Thursday, October 14, 2010

A pattern language

A friend who shares interest in container based houses, and modular housing design, recommended I get a copy of A Pattern Language. By Christopher Alexander, Sara Ishikawa and Murray Silverstein, with Max Jacobson, Ingrid Fiksdahl-King and Shlomo Angel. 1977 Oxford University Press.

Although it is said to be vastly popular in architecture circles, my local city library is devoid of a copy, and the local universities, in their infinite wisdom, only give restricted access. So I ordered a copy through Amazon, and am thinking about how to bring a free adaptation to Wikibooks. No wait! Here's an online viewer for it already! Jeez the Internet is great! But once again, in the education sector, here is an example of highly relevant, radical and valuable thinking from the 70s somehow left forgotten these past 40 years.

100 pages into it, I can say I was made for this book. I am a child of the 70s after all. It is a clear and concrete manual for planning and building cities, towns, villages, houses, rooms, gardens, one's self. It is based around a list of 253 patterns we can use in any number of combinations to create spaces with meaning, much in the same way we mix words to create various densities of meaning. Like words we can use these patterns to create towns and buildings of mere pros, or brutal sentences (such as Canberra), or we can create poetry, song, and timelessness such as... well the documentary series currently screening on SBS only springs to mind: Welcome to Lagos.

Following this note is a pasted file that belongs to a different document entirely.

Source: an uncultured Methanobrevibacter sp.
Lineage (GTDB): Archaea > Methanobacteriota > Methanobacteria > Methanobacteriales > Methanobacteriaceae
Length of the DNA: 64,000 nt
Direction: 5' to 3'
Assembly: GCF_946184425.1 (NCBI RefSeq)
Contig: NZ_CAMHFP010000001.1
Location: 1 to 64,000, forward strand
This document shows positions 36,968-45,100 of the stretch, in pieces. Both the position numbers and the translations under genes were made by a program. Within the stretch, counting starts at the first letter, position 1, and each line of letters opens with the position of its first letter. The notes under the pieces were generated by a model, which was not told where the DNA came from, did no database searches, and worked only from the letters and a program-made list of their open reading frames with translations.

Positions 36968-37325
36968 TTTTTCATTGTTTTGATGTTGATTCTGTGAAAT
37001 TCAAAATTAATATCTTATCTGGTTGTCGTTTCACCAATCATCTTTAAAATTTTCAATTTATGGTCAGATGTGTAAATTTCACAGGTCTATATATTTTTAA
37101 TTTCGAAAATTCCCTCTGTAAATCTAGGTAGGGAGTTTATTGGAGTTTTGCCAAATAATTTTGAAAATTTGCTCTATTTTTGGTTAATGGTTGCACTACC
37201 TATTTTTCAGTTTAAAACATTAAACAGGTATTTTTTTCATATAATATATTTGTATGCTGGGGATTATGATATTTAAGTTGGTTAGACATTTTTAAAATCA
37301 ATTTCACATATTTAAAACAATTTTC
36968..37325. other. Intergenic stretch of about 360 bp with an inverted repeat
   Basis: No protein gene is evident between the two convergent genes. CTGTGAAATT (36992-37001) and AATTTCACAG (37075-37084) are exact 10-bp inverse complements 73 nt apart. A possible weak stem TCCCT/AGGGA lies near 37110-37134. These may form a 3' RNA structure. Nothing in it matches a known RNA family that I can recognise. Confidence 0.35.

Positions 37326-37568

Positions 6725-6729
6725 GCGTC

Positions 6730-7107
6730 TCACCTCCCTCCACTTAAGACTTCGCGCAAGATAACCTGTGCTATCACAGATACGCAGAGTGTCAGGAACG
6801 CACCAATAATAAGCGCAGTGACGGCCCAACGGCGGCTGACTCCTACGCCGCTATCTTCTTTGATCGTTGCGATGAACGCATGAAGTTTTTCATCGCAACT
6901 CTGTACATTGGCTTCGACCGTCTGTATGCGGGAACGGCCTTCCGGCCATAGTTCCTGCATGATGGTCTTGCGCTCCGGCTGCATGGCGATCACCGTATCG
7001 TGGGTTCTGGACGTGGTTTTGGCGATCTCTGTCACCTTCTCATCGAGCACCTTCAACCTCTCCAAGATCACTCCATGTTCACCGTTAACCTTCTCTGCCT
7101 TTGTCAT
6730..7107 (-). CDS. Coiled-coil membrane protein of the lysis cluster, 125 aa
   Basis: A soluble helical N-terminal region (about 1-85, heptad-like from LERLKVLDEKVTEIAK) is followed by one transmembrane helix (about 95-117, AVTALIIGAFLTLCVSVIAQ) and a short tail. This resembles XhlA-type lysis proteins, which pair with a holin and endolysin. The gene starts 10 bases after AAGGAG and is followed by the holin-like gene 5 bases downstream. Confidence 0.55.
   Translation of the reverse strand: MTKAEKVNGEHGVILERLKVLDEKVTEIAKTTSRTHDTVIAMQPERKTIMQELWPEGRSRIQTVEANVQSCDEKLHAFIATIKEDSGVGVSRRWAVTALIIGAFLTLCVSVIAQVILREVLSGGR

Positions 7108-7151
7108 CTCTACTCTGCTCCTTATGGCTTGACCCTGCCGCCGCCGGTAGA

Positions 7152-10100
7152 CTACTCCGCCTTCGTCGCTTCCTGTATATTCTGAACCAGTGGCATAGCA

After the thoroughly engaging introduction, I'm into the first of 3 parts - Towns (the other two are Buildings and Construction). In Towns is a chapter called Network of Learning, and it understandably cites Illich as the most penetrating proposal for an alternative framework for education. The chapter opens with:
In a society which emphasises teaching, children and students--and adults--become passive and unable to think or act for themselves. Creative, active individuals can only grow up in a society which emphasises learning instead of teaching.
It seems everywhere I look these days, I see reinforcement for Teaching is Dead, Long Live Learning - I'm thinking to shift the focus of my "PhD" to where it should be.

The chapter goes on to quote Illich, from his article, Education without Schools: How It Can Be Done New York Review of Books 1971.
New educational institutions would break apart this pyramid. Their purpose must be to facilitate access for the learner: to allow him to look into the windows of the control room or the parliament, if he cannot get in the door.
Sounds like online, open education, even Gov2au to me... and yet most of these movements almost never refer back to such previous authors and modelists.

Anyway, on to reading this 1170 page text. If not for the failed institutions, then to build myself a house with poetry.


davidtjones said...

G'day Leigh,

It's interesting timing for me that you've come across Alexander's work.

In terms of patterns being forgotten for 40 years, not so much. It heavily influenced quite a strong movement in the design of object-oriented programs and from there some folk even tried to apply it to e-learning (a poor example, much better exist).